The Center for Global Engagement hosted the annual IMAGES last weekend to a full audience. Community members and Hope College students filled the Knickerbocker seats so much that some people had to find seats on the stairs to watch the show.
Fara Ling (‘23) and John Kim (‘24), two of the Emcees this year, with the third being Susan Davies, share their experience with IMAGES and what the event means to them.
The first IMAGES performance was in 1994 (check out the Anchor article posted on the Van Wylen library Instagram!) and it has been a tradition ever since, as students from around the world showcase elements of their culture. Ling performed her freshman and junior years, with no IMAGES in her sophomore year due to COVID-19. This is Kim’s first IMAGES event.
The event is comprised of multiple performances. Rehearsals for the performances depend on the individual groups. Ling describes, “[At] the beginning of the semester we got our group together, started brainstorming ideas, planning and meeting. This year for the Emcees, we had to audition for the Emcee position, but there wasn’t really much for us to do until this week when tech rehearsals and dress rehearsals started when we could actually see all the different acts, and see what we have to work with.”
Commenting on the legacy of IMAGES, Kim says “If Hope is known for the Pull or Nykerk, international students actually know IMAGES more than those two. It’s an opportunity for international students to show where they are from– what their cultures are… so a lot of seniors or juniors, the upperclassmen, invite the underclassmen, ‘Hey you want to come perform in this act… hey you want to do a dance, you want to join this club, etc.’”
Ling similarly adds, “I think the thing about IMAGES is it’s such a community effort with community building. It’s kind of multigenerational, even though it’s only four years apart– you have juniors and seniors passing the tradition down… [It is] similar to the Pull and Nykerk in that sense. People usually think of the Pull and Nykerk as Hope’s two annual events, well there’s a third and that’s IMAGES. I think an important message to send out is it’s not just for students who are citizens of other countries, but also [for] multicultural students within the US, and even really anyone. In past years the French club performed… German language students also did one another year… and so it’s a really vibrant community of people coming together and learning about other cultures.”
On What IMAGES Means to Ling and Kim Personally
Kim responds: “Hope college has around two or three percent of international students which is around 70 to 80 students, excluding the third culture kids who are US citizens, and abroad. Having [only] 70- 80 international students, we don’t have very many opportunities to really represent ourselves. I mean, even the Americans around here have a hard time representing themselves, how are international students going to do that? It means a lot to the international community. The Center of Global Engagement staff try their best to set this up every year, and they try to get more international students and local students from Hope involved because it’s a really nice bridging opportunity for the locals in Holland and Hope College to see the existing cultures, international cultures, at Hope. It’s a great celebration, it means a lot.”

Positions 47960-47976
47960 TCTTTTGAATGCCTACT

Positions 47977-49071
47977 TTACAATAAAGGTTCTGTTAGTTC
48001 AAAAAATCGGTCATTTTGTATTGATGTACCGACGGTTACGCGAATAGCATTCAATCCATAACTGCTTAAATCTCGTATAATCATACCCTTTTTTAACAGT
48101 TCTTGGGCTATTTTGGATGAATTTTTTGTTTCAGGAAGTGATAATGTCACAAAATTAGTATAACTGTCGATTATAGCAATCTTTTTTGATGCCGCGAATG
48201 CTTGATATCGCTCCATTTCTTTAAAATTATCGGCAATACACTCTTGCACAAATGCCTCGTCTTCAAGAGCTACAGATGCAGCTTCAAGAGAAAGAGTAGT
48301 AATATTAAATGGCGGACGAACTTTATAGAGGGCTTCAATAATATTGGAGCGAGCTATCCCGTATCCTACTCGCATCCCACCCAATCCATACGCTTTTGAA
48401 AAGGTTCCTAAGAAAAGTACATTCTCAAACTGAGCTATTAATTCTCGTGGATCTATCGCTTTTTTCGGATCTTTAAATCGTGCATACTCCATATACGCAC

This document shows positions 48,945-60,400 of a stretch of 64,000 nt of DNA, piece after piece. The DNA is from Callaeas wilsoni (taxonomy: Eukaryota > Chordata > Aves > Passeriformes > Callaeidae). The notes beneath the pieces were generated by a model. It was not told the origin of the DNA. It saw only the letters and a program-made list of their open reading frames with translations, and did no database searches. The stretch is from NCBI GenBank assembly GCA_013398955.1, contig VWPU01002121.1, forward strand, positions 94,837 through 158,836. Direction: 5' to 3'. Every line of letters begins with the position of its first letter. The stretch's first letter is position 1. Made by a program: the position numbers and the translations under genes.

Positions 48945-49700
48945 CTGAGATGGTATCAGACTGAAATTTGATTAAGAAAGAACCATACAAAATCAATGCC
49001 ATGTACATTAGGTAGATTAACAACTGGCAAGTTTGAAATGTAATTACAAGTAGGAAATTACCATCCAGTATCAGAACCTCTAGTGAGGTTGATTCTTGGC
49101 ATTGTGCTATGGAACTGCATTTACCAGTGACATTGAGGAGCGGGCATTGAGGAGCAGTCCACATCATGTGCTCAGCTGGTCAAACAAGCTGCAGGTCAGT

Ling states: “There is diversity that exists at Hope. It’s not always visible, but it exists, it’s here. I’ll draw from my personal experience: my first IMAGES, freshman year, was the first time on Hope’s campus that I felt like I could be my Malaysian self and be truly seen for that. I was speaking Malaysian English, I was in my act with the other two Malaysian students that were here at that time, and we were joking about how Phelps food compares with food back home, joking about the weather, Malaysian timing, etc. That was like the moment for me when I felt seen at Hope for who I am at home. That was such a profound and meaningful experience for me and for other people that I knew to be able to witness that [like] my friends, my professors who hadn’t seen me, hadn’t recognized me in that light before. Personally, that is super meaningful to me and I know that many other students can say the same thing.”
The biggest challenge in preparation for this year’s IMAGES event is the added work to the students’ already busy schedules. Kim says “The biggest struggle is that we are still students. And we have projects and exams to do. This is the end of week 11 and having Thanksgiving break coming up we know that professors are going to drop exams and final projects before the break. [So it’s been important to] balance being responsible for performing or setting up things for the event and trying to do homework and keeping up with academics at the same time. But I think we all believe that it’s going to be worth it.”
Ling also has had a busy schedule with being involved in H2 Dance Company: “It’s such a crazy month, there are all sorts of things happening, even the day of IMAGES itself there are a whole bunch of activities and events happening on campus. I’m part of H2 Dance Company and we just closed last week, so I’ve gone from tech for H2, to performance for H2, to another performance, and coming right into this, so it’s a lot but it’s meaningful work and it keeps me busy.”
Ling’s message for everyone is, “I know that this is a busy time of year and there are a hundred things competing for your attention but IMAGES, if you have not been, [is] something that you do not want to miss. It’s one of my favorite events that happens on campus, and it’s vibrant, it’s a celebration. It’s an experience that I can’t really describe and you have to be there in person to see it.”
If you missed IMAGES this year, make sure you catch it in the fall of 2023!